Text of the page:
Creating a safe environment for sick leave
- 5 Min Read
Presenteeism plaguing UK organisations as 71% of employees admit to working while unwell because of the stigma of calling in sick.
In the modern workplace, the line between work and personal life has become increasingly blurred. A recent study by MHR revealed a concerning trend: 71% of employees continue to work even when they are sick.
The rise in remote work has enabled employees to work from home more easily, even when unwell. Additionally, fears over job security or perceptions of being less committed may prevent staff from taking sick leave. These trends have contributed to the blurring lines between work and personal health.
Working while sick not only impedes recovery but can also lead to detrimental outcomes like burnout and reduced productivity over time. Furthermore, presenteeism results in the spread of illness among other employees. Organizations suffer from lower engagement, higher absenteeism, and increased health insurance costs.
While only 20% of employees in MHR’s study admitted to having ‘pulled a sickie’ in the last 12 months, the reasons they cited for doing so are concerning. Of those who did admit to this, nearly a quarter (22%) said it was because their company culture made them feel demotivated, meanwhile almost half (46%) put it down to overwhelming workloads.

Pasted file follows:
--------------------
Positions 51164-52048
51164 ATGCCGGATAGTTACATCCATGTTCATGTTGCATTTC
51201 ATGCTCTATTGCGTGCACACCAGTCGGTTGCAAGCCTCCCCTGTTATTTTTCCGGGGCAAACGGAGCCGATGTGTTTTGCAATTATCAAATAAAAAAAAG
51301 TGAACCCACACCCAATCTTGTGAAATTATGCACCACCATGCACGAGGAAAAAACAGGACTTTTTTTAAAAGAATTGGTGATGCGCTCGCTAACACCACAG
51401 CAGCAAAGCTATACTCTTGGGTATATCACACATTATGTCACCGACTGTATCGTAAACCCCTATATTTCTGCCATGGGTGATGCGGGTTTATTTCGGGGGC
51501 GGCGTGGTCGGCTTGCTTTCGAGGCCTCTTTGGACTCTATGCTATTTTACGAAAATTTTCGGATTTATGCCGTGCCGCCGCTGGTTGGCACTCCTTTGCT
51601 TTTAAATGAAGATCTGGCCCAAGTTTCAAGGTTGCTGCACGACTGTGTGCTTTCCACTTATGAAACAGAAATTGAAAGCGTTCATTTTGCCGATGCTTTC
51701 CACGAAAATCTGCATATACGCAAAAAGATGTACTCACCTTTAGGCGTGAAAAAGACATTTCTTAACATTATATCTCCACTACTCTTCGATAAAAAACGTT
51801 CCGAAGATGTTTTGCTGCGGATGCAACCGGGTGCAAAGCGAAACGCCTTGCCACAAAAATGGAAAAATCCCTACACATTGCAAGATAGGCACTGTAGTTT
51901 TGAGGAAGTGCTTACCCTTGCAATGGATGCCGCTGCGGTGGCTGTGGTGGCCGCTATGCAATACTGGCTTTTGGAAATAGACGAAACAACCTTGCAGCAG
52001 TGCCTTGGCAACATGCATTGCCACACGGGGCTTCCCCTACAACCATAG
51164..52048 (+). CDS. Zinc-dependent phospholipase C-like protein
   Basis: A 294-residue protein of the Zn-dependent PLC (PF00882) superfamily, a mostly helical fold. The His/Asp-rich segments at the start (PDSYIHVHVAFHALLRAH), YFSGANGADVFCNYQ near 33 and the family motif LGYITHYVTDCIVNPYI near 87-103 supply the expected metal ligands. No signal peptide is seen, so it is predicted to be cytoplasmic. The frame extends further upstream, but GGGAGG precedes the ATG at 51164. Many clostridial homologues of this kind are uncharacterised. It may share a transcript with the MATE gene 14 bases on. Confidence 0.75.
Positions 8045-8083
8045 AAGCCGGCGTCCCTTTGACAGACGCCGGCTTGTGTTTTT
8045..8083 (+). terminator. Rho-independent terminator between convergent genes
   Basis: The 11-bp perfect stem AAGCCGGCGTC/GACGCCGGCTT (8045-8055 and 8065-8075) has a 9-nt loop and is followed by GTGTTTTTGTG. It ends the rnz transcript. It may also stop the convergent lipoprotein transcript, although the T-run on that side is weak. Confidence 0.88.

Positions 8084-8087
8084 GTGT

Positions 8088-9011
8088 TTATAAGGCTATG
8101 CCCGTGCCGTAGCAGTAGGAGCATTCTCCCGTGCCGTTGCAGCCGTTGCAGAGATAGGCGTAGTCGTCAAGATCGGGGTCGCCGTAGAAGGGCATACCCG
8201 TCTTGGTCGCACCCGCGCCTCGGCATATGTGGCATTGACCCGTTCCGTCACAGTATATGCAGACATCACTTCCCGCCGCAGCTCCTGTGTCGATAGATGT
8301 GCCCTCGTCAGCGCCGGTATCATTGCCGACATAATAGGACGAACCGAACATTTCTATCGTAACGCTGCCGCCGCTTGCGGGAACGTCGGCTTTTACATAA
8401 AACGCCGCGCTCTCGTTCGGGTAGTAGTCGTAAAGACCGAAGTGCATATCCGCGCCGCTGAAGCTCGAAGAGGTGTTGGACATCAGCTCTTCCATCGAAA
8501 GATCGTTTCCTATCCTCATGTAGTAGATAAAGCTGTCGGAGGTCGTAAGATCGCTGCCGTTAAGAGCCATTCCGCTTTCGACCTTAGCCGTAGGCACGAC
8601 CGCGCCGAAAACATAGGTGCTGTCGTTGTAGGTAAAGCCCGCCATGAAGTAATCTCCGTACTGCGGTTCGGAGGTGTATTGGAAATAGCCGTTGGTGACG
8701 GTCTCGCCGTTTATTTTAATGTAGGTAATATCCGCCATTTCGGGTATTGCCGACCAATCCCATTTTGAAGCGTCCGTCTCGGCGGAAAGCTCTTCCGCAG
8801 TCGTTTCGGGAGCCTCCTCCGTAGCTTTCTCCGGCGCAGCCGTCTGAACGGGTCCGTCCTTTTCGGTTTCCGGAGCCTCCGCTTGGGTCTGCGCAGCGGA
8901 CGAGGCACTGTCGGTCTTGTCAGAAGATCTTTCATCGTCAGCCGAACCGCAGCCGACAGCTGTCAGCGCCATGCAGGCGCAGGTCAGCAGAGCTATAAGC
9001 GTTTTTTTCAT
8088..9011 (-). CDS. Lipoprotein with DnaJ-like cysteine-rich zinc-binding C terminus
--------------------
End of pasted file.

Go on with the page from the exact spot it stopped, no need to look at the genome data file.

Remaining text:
Addressing the root causes
The first step in addressing this issue is to understand its root causes. The shift towards remote work, significantly accelerated by the COVID-19 pandemic, has introduced new dynamics into the traditional workplace environment, affecting employee behavior regarding sick leave.
The convenience and feasibility of working from home have undoubtedly blurred the lines between being physically present in the office and working remotely. Employees, now able to continue their duties from the comfort of their homes, might feel less compelled to take a sick day even when unwell.
This shift challenges the conventional wisdom that sick days are solely for recovery, as the physical barriers to work are reduced. The accessibility of work from home setups means that minor illnesses, which previously might have warranted a day off to avoid spreading germs in the office, are no longer seen as a barrier to work.
The economic uncertainty and job security concerns that have been heightened in recent months also play a crucial role in this dynamic. Employees may fear that taking sick leave could be perceived as a lack of dedication or commitment to their job. In competitive work environments, where job security can be precarious, individuals might worry that any absence, including for legitimate health reasons, could negatively impact their standing or prospects within the company.
This concern can be particularly acute in industries hit hard recently – like the tech sector – where layoffs and cutbacks have become more common.
Moreover, there’s a psychological aspect to consider—the perception of being indispensable or proving one’s worth by always being available. This can lead to a culture where taking sick leave is indirectly discouraged, and employees feel pressured to demonstrate their commitment by minimizing absences, even at the cost of their health.